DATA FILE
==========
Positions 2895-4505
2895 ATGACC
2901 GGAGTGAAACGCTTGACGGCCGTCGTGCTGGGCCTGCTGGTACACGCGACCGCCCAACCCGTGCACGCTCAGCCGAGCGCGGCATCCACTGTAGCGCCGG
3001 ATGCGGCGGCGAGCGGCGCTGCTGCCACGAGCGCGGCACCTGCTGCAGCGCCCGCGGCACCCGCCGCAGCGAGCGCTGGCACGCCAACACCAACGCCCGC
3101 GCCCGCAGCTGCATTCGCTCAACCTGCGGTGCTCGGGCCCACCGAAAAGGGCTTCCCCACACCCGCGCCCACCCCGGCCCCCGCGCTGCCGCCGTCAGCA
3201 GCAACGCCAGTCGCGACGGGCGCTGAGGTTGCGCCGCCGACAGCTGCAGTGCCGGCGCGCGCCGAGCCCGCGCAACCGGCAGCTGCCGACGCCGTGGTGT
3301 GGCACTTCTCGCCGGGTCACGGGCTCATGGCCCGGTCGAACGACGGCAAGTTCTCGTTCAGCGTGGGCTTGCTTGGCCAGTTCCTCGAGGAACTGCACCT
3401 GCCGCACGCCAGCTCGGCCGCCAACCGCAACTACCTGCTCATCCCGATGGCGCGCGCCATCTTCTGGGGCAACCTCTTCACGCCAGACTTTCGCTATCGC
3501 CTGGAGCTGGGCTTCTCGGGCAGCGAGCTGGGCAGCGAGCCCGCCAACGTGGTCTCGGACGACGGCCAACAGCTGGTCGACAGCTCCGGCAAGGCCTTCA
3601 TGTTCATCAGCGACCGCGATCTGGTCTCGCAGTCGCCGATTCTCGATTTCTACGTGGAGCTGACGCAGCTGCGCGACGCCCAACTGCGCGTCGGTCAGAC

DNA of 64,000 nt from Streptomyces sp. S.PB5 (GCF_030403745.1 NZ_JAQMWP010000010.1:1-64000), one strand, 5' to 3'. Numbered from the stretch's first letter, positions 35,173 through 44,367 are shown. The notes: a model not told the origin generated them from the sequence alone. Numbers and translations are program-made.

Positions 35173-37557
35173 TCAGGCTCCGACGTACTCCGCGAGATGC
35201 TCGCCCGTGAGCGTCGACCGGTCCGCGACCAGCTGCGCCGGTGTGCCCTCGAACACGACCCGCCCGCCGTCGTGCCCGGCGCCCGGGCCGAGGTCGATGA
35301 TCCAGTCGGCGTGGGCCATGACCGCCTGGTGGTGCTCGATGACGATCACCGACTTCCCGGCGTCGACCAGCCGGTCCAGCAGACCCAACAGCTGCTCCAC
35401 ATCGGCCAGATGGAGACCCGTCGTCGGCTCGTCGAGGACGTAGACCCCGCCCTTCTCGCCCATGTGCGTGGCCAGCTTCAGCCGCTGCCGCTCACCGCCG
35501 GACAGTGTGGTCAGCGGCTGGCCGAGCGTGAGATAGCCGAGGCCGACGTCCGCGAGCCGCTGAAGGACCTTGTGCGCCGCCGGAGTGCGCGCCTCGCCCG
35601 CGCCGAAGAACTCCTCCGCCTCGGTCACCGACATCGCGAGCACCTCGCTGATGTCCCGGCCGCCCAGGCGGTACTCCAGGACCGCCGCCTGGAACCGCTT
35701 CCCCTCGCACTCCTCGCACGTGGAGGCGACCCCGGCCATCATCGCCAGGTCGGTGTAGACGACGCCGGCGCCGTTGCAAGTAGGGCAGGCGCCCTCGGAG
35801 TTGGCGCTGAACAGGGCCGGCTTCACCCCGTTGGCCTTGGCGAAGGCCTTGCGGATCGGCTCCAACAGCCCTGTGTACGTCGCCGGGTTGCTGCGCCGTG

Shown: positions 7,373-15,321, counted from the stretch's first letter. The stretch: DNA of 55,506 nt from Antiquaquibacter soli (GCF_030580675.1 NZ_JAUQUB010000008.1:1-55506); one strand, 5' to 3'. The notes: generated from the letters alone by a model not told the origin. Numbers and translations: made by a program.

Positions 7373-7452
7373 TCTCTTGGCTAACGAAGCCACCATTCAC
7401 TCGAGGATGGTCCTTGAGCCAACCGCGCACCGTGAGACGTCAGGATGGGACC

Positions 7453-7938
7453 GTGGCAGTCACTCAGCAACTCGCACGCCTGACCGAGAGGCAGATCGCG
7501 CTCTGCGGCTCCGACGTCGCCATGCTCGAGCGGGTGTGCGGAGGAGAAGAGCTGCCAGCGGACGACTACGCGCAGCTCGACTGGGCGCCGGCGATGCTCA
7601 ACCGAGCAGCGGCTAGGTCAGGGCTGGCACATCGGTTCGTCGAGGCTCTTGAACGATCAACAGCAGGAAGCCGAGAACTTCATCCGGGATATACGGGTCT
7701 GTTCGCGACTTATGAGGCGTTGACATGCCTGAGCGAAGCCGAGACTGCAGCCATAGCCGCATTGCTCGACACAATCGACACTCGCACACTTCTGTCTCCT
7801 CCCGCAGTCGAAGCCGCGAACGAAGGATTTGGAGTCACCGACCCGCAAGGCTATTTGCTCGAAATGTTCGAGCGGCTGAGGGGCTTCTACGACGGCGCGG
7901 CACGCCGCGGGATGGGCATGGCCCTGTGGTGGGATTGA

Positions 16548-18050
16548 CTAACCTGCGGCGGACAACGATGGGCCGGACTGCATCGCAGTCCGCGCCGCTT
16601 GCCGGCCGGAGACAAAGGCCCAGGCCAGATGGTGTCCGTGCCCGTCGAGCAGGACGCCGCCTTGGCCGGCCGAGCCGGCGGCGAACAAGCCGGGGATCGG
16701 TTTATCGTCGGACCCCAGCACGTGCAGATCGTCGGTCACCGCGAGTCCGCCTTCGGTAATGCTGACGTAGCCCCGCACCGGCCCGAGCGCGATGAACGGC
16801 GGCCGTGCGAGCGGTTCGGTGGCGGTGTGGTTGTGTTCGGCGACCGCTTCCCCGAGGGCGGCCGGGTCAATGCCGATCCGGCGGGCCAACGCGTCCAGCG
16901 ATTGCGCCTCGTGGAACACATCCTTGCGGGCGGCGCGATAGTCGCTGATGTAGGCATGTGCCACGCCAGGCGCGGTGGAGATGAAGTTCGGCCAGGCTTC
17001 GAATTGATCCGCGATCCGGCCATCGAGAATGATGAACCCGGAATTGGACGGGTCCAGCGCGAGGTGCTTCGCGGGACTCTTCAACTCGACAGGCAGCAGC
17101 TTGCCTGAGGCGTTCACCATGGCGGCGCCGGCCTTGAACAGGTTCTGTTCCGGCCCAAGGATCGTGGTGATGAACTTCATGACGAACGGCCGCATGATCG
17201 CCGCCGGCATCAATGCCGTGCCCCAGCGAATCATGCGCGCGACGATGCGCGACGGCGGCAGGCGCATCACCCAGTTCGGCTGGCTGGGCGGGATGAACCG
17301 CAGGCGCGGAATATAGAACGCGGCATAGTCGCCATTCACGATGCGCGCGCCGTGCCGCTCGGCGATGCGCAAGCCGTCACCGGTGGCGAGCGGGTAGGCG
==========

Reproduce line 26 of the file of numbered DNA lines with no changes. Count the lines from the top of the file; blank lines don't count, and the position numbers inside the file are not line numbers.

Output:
7453 GTGGCAGTCACTCAGCAACTCGCACGCCTGACCGAGAGGCAGATCGCG